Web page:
Tom Lawson's comments prove sexism is wired into our military

Tom Lawson’s comments prove sexism is ‘wired’ into our military

Anne Kingston on how Gen. Tom Lawson’s Stone Age comments highlight the way sexism can become boiled into a culture

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General Tom Lawson, Chief of the Defence Staff, speaks at a news conference in Ottawa on April 30, 2015. The country's top soldier is facing questions this morning about how serious the Canadian Armed Forces are about tackling sexual harassment in the military. In an interview with the CBC that aired Tuesday, Gen. Tom Lawson, the chief of defence staff, said some male soldiers are "biologically wired in a certain way" to make them believe it is OK to force themselves upon female soldiers. THE CANADIAN PRESS/Adrian Wyld

General Tom Lawson, Chief of the Defence Staff, speaks at a news conference in Ottawa on April 30, 2015. The country’s top soldier is facing questions this morning about how serious the Canadian Armed Forces are about tackling sexual harassment in the military. In an interview with the CBC that aired Tuesday, Gen. Tom Lawson, the chief of defence staff, said some male soldiers are “biologically wired in a certain way” to make them believe it is OK to force themselves upon female soldiers. THE CANADIAN PRESS/Adrian Wyld

In 2013, the Australian army posted a powerful  YouTube video of David Morrison, its chief of army lieutenant general, addressing its members amid an investigation into a group of officers posting “inappropriate material demeaning women” online. Morrison is direct and uncompromising. He tells the troops that sexual harassment or sexual assault stands “in direct contravention to every value the Australian army stands for,” and that there would be zero tolerance for it: “I will be ruthless in ridding the Australian army of people who cannot live up to its values, and I need every one of you to support me in achieving this,” he said.

Morrison’s comments, which immediately went viral, serve as a baseline for every civilized institution, one in which there is no black or white in the matter of sexual harassment. The army has to be “an inclusive organization in which every soldier—man and woman—can reach their full potential and is able to do so,” he said, adding that those “who think it’s okay to behave in a way that demeans or exploits their colleagues have no place.” His words were not minced: “If that does not suit you, then get out. You may find another employer where your attitude and behaviour is acceptable, but I doubt it. The same goes for those who think toughness is built on humiliating others . . . If you’re not up to it, find something else to do with your life. There is no place for you among this band of brothers and sisters.”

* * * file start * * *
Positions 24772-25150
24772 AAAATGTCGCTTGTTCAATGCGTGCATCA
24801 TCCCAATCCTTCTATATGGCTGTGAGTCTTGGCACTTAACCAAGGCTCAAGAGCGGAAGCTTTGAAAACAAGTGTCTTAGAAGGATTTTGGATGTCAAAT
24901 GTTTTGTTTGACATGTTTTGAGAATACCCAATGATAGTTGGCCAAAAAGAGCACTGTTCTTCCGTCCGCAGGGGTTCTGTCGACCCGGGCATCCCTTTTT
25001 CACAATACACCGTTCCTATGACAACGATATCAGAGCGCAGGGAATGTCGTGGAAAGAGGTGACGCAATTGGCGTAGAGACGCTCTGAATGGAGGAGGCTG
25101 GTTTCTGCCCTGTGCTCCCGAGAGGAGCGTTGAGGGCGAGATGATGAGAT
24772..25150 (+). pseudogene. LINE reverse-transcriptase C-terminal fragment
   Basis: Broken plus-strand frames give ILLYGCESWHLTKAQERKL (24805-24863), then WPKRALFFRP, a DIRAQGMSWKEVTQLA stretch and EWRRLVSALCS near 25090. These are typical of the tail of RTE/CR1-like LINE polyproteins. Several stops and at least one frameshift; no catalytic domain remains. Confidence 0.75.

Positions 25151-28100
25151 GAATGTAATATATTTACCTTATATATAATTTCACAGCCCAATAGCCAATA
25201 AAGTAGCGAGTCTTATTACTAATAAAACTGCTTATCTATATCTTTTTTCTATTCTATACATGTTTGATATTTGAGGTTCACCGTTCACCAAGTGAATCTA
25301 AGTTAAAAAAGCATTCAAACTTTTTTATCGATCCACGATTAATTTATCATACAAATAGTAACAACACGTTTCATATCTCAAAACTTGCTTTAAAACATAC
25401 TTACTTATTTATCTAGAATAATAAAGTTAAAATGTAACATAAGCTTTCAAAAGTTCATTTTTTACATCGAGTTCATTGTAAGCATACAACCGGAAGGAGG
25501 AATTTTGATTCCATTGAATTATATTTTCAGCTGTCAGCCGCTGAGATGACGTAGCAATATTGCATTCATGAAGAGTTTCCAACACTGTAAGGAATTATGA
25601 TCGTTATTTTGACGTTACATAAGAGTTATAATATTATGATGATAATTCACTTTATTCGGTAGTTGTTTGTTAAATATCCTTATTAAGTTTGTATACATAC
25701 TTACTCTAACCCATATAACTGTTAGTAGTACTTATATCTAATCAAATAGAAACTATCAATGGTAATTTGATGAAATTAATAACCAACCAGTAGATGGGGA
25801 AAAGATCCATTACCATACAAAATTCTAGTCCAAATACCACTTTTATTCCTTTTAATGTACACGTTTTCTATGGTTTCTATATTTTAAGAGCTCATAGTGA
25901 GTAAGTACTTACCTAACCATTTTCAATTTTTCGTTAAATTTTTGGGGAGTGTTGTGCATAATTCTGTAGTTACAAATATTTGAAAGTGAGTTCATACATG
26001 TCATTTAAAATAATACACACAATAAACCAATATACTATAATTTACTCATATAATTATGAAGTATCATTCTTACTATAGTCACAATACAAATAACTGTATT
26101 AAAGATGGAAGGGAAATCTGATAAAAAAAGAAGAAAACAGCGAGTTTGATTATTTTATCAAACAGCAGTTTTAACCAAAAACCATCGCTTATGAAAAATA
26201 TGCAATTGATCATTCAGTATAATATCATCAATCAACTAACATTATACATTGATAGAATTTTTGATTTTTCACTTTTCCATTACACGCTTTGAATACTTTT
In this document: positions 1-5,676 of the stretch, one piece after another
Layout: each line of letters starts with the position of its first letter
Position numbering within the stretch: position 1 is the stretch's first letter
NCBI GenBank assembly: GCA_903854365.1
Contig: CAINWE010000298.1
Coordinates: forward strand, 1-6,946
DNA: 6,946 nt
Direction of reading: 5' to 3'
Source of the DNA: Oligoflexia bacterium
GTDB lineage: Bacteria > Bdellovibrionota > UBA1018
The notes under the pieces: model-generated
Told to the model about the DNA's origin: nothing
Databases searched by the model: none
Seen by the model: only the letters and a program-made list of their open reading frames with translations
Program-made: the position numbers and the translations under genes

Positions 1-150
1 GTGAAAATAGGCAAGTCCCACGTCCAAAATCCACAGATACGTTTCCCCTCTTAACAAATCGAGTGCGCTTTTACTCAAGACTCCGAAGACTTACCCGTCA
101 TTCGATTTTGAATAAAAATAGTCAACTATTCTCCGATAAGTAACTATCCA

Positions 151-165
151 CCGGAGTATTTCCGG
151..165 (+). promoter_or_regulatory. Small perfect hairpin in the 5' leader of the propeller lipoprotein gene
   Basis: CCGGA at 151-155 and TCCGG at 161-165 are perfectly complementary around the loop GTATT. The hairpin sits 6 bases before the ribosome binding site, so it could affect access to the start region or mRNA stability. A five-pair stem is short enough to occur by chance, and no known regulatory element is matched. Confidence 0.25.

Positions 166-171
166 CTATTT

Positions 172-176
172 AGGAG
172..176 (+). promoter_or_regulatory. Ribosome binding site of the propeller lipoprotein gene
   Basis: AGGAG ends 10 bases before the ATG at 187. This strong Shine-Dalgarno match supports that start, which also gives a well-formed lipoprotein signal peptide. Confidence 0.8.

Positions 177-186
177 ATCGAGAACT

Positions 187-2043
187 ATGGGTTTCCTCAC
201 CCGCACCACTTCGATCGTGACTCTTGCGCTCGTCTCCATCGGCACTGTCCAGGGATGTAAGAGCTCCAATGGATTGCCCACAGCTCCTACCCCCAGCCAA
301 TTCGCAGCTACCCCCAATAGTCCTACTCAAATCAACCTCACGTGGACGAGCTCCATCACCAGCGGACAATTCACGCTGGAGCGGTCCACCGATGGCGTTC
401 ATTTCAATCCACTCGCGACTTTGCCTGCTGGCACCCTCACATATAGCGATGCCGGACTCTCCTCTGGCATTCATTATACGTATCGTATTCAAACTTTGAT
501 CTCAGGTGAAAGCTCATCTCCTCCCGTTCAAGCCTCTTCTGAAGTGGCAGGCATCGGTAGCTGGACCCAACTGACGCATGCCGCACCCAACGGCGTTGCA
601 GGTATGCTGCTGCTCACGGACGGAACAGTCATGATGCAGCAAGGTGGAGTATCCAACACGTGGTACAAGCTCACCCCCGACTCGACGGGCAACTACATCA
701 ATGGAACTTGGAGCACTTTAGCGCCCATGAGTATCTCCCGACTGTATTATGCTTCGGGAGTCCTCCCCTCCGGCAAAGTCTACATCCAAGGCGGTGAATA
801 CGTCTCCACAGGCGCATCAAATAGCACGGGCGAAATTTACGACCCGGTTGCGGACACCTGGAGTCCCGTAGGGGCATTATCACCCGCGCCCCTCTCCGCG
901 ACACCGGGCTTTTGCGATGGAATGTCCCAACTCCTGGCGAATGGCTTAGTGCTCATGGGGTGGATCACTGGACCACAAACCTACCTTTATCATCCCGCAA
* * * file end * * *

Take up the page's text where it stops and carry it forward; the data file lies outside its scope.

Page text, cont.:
Morrison’s unequivocal stance stands in sharp contrast to the Stone Age comments made by Gen. Tom Lawson, chief of the defence staff of the Canadian Army, in a CBC interview yesterday. When asked about sexual harassment in the Canadian military, a situation described as “endemic” in a scathing April 2015 report by retired Supreme Court judge Madame Marie Deschamps, Lawson admitted sexual harassment was a “terrible issue,” before excusing it as biologically hard-wired: “It would be a trite answer, but it’s because we’re wired in a certain way, and there will be those who believe it is a reasonable thing to press themselves and their desires on others,” he told Peter Mansbridge, before throwing up his hands. “It’s not the way it should be.”

Lawson’s claim that men have an innate trigger that causes them to harass or abuse women (or, as he quaintly put it, “press themselves and their desires on others”) is bunkum, of course, the ultimate “boys will be boys” excuse commonly invoked to justify unacceptable, even illegal, behaviour. But it also offered rare insider insight into the way sexism itself is “wired” into military thought and structure, beginning with a focus on a double standard that can arise when evoking biological differences between men and women, which, of course, exist. It’s an attitude that covertly justifies the very humiliating, demeaning and, ultimately, institutionally demoralizing behaviour that David Morrison so eloquently condemned.

Lawson’s comments elicited predictable furor and calls for his resignation. The general, due to retire this summer, issued a backtracking statement that referred to his “awkward characterization” and said the Army would be addressing the problem with “an action plan based on the 10 recommendations provided in Madame [Marie] Deschamps’ report.” Exactly how that action plan will detonate hard-wired attitudes isn’t clear.

Examining the diametrically opposed attitudes expressed by David Morrison and Tom Lawson is instructive. It provides a reminder that every breath spent excusing or explaining away inexcusable behaviour, or soft-pedalling its damage, shrouds the issue in grey. And that takes us further away from confronting sexual harassment and assault in black-and-white, you’re-with-us-or-you’re-not terms. Morrison didn’t waste a moment explaining why sexual assault occurs in the Army. He treated it as a military strategist would: as an enemy of institutional values that needs to be eliminated. The battle can’t be won without widespread engagement, Morrison said: “The standard you walk past is the standard you accept.” They’re words to ponder, in light of the “trite answer” offered yesterday by Canada’s top soldier.